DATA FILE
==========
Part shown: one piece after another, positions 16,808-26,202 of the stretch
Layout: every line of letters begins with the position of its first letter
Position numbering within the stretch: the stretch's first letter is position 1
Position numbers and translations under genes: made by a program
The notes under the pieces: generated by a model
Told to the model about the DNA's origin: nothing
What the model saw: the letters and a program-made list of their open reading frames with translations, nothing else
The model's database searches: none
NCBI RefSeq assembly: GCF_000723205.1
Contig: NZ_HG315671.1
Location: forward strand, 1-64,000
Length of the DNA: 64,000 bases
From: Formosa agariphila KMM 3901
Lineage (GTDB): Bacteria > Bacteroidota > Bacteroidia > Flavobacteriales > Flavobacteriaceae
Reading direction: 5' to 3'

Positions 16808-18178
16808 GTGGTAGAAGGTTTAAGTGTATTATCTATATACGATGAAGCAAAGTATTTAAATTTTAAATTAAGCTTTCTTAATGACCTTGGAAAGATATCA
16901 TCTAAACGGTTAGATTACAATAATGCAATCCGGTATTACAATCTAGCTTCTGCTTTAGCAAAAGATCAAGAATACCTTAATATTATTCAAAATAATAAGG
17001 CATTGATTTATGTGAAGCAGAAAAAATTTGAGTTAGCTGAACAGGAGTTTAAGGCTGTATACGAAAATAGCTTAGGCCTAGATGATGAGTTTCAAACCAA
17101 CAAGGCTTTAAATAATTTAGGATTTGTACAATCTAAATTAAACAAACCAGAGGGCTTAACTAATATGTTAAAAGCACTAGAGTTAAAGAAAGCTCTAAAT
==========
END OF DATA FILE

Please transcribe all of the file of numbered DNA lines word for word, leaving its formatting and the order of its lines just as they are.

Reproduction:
Part shown: one piece after another, positions 16,808-26,202 of the stretch
Layout: every line of letters begins with the position of its first letter
Position numbering within the stretch: the stretch's first letter is position 1
Position numbers and translations under genes: made by a program
The notes under the pieces: generated by a model
Told to the model about the DNA's origin: nothing
What the model saw: the letters and a program-made list of their open reading frames with translations, nothing else
The model's database searches: none
NCBI RefSeq assembly: GCF_000723205.1
Contig: NZ_HG315671.1
Location: forward strand, 1-64,000
Length of the DNA: 64,000 bases
From: Formosa agariphila KMM 3901
Lineage (GTDB): Bacteria > Bacteroidota > Bacteroidia > Flavobacteriales > Flavobacteriaceae
Reading direction: 5' to 3'

Positions 16808-18178
16808 GTGGTAGAAGGTTTAAGTGTATTATCTATATACGATGAAGCAAAGTATTTAAATTTTAAATTAAGCTTTCTTAATGACCTTGGAAAGATATCA
16901 TCTAAACGGTTAGATTACAATAATGCAATCCGGTATTACAATCTAGCTTCTGCTTTAGCAAAAGATCAAGAATACCTTAATATTATTCAAAATAATAAGG
17001 CATTGATTTATGTGAAGCAGAAAAAATTTGAGTTAGCTGAACAGGAGTTTAAGGCTGTATACGAAAATAGCTTAGGCCTAGATGATGAGTTTCAAACCAA
17101 CAAGGCTTTAAATAATTTAGGATTTGTACAATCTAAATTAAACAAACCAGAGGGCTTAACTAATATGTTAAAAGCACTAGAGTTAAAGAAAGCTCTAAAT